Bell disposed of exactly the same issue as is presented by this case without any difficulty. Appellant has argued the issue is not as simple as the Fifth Circuit made it appear because proof that a defendant indicted as an aider and abettor was the principal constitutes constructive amendment of the indictment. We think not.
The general rule that the Government may not amend an indictment, either explicitly by motion, or implicitly by presenting proof of a crime different from that charged, has its roots in the fifth amendment requirement of indictment by grand jury and Supreme Court interpretation as early as Ex parte Bain, 121 U.S. 1, 7 S. Ct. 781, 30 L. Ed. 849 (1887). The doctrine that a discrepancy between proof and indictment may be deemed an amendment, reversible per se, however, has been recognized and adjudicated extensively only in recent years. The Supreme Court's discussion of indictment and proof discrepancies in Stirone v. United States, 361 U.S. 212, 80 S. Ct. 270, 4 L. Ed. 2d 252 (1960), has since been interpreted to distinguish between amendments, reversible per se, and variances, reversible only if prejudicial to the defendant. See United States v. DeCavalcante, 440 F.2d 1264 (3d Cir. 1971); United States v. Silverman, 430 F.2d 106 (2d Cir. 1970); Gaither v. United States, 134 U.S.App.D.C. 154, 413 F.2d 1061 (1969). Prior to Stirone, most courts adjudged discrepancies between indictment and proof only by the prejudice standards of Berger v. United States, 295 U.S. 78, 82, 55 S. Ct. 629, 630, 79 L. Ed. 1314 (1935):
The general rule that allegations and proof must correspond is based upon the obvious requirements (1) that the accused shall be definitely informed as to the charges against him, so that he may be enabled to present his defense and not be taken by surprise by the evidence offered at the trial; and (2) that he may be protected against another prosecution for the same offense.
Were we to find the discrepancy between indictment of Bryan as an aider and abettor, and proof as the principal in the theft of the scotch whiskey from the U. S. Lines dock, to be a variance judged by Berger standards, it would seem clear there was no prejudicial error. Acquittal in the trial would have protected Bryan from trial again for the theft of the scotch whiskey. The indictment fully informed him of the crime for which he was to be tried. By explicitly stating that he would be tried for aiding and abetting a man named Echols in the taking of 950 cases of scotch whiskey from Pier 80 in Philadelphia on May 1, 1970, the indictment could not have been more specific in giving notice to Bryan. The proof conformed to the charge; Echols did take the 950 cases of whiskey from Pier 80 in Philadelphia on the date alleged by means of false documents supplied by Bryan. The trial revealed that Bryan not only aided Echols but was in fact the mastermind.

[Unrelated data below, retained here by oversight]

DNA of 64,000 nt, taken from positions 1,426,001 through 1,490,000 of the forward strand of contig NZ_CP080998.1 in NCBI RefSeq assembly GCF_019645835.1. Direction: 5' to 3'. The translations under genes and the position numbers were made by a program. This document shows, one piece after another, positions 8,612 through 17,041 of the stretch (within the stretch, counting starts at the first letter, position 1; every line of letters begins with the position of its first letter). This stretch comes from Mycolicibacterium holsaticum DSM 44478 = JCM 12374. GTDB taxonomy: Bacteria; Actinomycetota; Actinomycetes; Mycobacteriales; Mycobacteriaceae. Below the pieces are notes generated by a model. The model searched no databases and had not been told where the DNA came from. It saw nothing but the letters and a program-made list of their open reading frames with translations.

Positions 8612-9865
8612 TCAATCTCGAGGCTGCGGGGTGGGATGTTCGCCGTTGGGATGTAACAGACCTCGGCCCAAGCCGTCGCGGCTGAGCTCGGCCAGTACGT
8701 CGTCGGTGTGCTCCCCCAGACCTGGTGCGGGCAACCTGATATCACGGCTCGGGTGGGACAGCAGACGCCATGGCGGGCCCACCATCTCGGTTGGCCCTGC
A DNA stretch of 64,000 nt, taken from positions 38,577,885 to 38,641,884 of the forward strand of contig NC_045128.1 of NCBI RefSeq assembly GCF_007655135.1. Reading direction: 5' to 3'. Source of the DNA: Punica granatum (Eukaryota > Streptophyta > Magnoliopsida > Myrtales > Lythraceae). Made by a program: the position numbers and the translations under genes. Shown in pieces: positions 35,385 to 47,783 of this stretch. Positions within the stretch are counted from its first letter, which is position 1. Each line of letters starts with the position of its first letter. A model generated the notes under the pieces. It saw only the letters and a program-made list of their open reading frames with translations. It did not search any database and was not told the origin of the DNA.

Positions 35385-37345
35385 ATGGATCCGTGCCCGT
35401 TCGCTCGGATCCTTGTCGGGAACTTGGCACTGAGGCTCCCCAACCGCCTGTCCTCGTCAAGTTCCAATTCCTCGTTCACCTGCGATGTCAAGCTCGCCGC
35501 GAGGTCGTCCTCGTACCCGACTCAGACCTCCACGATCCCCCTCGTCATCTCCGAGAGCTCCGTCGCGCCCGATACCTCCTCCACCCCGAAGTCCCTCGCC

The question, therefore, is only whether the proof here varied from the indictment in such a manner that the indictment was constructively amended and, thus, the conviction was reversible per se, regardless of whether Bryan was actually prejudiced. As we recently noted, distinguishing variances from amendments is a difficult intricate task. United States v. Smith, 474 F.2d 844 (3d Cir., filed February 6, 1973). The general theory is that the crime for which a man is convicted must be the same crime as that for which the grand jury indicted him. Therefore, as we said in United States v. DeCavalcante, 440 F.2d at 1272:
Our inquiry, however, is limited to "whether on its face [the indictment] presents evidence which assures us that such essential elements were presented to the [grand] jury and deliberated upon by them in returning the indictment." United States v. Silverman, supra [430 F.2d] at 111.
The focus of our inquiry is whether an element of the offense for which Bryan was convicted was different from an element of the offense for which it appears from the face of the indictment he was charged.
We find no difference between the elements of the crime charged and the crime proven. We are unable to see how the crime Bryan committed was any different whether he be labeled the aider and abettor of Echols or the principal who used Echols as his dupe. In either case, Bryan's actions, as presented first to the grand jury, and then to the judge at trial, would have been exactly the same; only the legal nomenclature would be changed. Under the federal statute, moreover, the common law nomenclature no longer has any significance.